Archive for gardening

Welcome back

Posted in Uncategorized with tags , , , , , , , on April 23, 2010 by bosquechica

This Sunday the Corrales Grower’s Market resumes. My yard is greening, the lilacs, tulips and grape hyacinth are in bloom. The apple tree is bright white.

Now that spring is more than just a date, I am ready to resume talking about life, about food, about the little farm (such as it is) and the challenges of living both as an urban professional and a weekend farmer.

Look for new recipes, announcements of new arrivals, and a little commentary about life in the world at large.

Why I can never decide what to do with my weekends and other piddling details

Posted in community, family, garden, home, life, pets, random, this-n-that, work, writing with tags , , , , , , , on May 20, 2009 by bosquechica

I can’t make up my mind. It’s a holiday weekend. Should I leave for the weekend? Go with Alyx and Julie to Cochiti Lake and have a sun-fest? Go to Portales to visit Dan and Elizabeth? Go to Santa Fe for a secret weekend hideaway with my sweetie? Take the dogs camping? Paint the master bedroom a light sage green? Stay home and work in the yard?

The dogs say we can’t go to Cochiti or Portales because they would not be able to run free like the little wolves that they are. They also don’t like the Santa Fe idea because they would not be invited. They like yard work just fine as long as they are helping, but really need a good hike. They don’t care a fig about painting, unless it leads to a walk.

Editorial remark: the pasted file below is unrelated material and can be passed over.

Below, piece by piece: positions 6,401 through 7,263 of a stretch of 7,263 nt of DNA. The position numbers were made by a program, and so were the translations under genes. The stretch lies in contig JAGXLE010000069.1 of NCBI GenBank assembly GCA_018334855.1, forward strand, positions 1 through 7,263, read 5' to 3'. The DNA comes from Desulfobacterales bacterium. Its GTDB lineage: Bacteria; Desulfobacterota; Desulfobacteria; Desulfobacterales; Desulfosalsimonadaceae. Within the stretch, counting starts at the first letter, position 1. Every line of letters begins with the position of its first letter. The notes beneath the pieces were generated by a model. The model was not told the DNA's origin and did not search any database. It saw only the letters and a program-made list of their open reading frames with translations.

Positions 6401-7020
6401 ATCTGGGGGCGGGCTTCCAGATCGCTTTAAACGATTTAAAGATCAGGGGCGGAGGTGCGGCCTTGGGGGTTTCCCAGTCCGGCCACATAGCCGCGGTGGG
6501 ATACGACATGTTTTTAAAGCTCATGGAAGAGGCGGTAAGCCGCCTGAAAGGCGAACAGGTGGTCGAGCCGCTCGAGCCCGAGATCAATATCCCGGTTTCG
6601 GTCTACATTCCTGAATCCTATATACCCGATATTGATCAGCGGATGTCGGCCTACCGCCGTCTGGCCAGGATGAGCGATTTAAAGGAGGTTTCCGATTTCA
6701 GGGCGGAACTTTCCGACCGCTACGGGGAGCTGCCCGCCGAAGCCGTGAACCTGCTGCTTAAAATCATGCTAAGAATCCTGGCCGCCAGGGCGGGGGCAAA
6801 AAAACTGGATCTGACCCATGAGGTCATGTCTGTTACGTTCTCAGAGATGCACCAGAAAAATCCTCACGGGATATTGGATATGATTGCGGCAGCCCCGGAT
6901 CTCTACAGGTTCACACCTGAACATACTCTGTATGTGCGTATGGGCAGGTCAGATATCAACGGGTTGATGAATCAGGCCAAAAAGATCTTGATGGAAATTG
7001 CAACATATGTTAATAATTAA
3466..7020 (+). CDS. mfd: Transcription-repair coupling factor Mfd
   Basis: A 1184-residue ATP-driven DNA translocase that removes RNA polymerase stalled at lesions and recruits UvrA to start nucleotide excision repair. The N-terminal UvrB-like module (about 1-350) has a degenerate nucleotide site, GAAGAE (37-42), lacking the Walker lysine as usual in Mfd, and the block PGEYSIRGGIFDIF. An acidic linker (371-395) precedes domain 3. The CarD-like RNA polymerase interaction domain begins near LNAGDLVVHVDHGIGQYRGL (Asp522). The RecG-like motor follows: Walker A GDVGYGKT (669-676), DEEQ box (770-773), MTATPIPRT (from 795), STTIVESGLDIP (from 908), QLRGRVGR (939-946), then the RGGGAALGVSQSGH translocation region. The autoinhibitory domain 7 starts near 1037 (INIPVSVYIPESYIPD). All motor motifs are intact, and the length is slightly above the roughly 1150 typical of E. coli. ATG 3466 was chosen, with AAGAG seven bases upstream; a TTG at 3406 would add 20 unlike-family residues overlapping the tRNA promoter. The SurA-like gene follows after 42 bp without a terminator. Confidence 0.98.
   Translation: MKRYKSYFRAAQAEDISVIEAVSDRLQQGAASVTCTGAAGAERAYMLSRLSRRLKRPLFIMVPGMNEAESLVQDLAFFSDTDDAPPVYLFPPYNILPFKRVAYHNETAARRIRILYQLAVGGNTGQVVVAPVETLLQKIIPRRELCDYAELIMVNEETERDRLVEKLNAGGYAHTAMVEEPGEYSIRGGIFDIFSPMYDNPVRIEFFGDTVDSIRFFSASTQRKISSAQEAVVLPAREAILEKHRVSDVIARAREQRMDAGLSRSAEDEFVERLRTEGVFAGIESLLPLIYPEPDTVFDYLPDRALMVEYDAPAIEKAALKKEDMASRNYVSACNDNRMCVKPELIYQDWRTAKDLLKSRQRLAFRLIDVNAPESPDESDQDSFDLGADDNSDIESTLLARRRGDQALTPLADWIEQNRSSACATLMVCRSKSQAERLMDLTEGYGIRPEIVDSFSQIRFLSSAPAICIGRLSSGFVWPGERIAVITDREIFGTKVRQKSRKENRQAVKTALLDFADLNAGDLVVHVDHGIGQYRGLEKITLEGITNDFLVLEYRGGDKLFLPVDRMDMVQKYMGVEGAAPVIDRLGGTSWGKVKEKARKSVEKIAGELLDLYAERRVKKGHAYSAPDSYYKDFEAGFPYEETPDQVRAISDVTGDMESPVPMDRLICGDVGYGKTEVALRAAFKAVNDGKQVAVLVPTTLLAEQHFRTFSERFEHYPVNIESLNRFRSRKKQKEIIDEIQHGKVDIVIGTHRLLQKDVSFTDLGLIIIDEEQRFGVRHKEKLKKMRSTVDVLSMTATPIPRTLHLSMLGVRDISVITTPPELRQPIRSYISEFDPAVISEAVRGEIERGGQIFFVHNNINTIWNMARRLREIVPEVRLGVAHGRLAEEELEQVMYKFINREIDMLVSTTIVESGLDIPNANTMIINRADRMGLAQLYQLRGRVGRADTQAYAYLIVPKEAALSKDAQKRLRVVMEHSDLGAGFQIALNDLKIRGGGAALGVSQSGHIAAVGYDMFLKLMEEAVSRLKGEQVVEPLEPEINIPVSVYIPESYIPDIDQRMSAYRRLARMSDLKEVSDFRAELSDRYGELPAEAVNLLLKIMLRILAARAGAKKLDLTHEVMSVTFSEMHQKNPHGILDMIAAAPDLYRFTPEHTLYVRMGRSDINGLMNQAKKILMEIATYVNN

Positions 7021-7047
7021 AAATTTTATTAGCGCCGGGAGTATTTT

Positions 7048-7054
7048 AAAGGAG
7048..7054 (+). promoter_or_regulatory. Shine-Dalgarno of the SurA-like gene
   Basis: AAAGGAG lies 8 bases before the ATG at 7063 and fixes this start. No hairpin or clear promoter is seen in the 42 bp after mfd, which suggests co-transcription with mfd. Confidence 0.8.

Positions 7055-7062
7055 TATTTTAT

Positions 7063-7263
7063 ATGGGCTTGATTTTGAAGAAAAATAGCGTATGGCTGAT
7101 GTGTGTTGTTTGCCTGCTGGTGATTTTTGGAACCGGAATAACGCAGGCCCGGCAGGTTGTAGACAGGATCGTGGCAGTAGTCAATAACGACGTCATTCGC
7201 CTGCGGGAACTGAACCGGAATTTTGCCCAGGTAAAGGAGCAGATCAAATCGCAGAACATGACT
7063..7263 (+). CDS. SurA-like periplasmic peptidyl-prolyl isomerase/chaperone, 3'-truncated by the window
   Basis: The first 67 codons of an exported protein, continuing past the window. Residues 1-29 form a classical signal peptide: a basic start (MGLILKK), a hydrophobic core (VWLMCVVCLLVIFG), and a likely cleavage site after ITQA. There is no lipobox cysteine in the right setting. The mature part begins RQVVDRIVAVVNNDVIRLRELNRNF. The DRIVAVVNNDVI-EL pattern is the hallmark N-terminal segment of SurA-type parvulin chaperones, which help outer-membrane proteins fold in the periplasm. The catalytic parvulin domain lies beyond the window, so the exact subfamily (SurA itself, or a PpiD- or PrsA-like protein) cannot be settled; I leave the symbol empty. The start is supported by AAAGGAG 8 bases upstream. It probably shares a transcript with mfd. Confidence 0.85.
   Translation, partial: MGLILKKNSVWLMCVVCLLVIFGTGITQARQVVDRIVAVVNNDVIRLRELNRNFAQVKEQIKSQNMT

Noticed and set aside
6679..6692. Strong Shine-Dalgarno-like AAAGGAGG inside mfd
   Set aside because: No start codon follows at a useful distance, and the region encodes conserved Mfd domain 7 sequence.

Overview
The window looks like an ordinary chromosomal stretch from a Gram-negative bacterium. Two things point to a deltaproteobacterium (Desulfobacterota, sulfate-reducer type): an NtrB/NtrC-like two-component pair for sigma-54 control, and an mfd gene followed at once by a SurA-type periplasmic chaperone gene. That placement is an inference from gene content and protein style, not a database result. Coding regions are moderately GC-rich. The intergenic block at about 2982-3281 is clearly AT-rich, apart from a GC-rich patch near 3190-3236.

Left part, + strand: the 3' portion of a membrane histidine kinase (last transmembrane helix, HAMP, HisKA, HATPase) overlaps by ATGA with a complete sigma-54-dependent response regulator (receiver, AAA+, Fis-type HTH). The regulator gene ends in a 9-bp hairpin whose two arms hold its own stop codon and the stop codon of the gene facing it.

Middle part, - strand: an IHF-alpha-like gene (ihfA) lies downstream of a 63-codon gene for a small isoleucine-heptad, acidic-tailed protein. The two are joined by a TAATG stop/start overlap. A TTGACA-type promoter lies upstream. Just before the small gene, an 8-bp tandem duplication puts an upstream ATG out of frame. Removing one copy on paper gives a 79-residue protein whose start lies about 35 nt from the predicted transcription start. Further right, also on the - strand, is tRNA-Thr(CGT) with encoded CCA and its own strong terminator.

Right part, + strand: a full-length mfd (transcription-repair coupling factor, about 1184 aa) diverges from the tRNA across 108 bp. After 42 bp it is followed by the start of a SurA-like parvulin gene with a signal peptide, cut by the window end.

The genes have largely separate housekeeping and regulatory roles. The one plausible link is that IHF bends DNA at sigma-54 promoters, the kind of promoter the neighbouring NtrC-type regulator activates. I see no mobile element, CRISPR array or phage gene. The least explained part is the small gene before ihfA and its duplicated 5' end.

We’ve been discussing it for over a week now and have conclusively determined that we can’t make up our minds about anything.

We could plant some tomatoes. We could go to some movies and take a nap. We could lie around and read books.

Ok. The problem is, we can’t commit to going anywhere or doing anything. We are BAD FRIENDS who WON’T DO ANYTHING FUN. Dammit. And we’ve had friends over the years who would not commit to advance planning and have been VERY ANNOYED with them at the time. Hmm. Maybe we are overextended?

I think I’m voting to stay home and either paint or play yard games and take the dogs for many walks because I honestly feel for them, I do.

Have you ever noticed that I never talk about my work? I wonder why not? I mean, I think I could. Or about my fiction or my goals as a writer? Or about my writing group.

I think I’ll write more about writing itself, and the group that meets at my house, and what we are doing that works or does not work.

I miss my friend Ken, who just shut down his writing group after 16 continuous years.

This weekend, though, I think I’ll play it by ear.

Five Years Ago, I . . .

Posted in personal history, travel, writing, writing practice with tags , , , , , , , , , , , on January 29, 2008 by bosquechica

(To keep things moving, I’m tossing this out there without the pictures from Africa and without the links that my good intentions wanted me to provide.) 

 

Lost my grand-dad. Bye old guy! Picture (c) visitusa.com

Scattered his ashes in the mountains outside of Las Cruces.

Finalized buying the old adobe house from my wife’s parents.

Worked mostly in Spanish that year.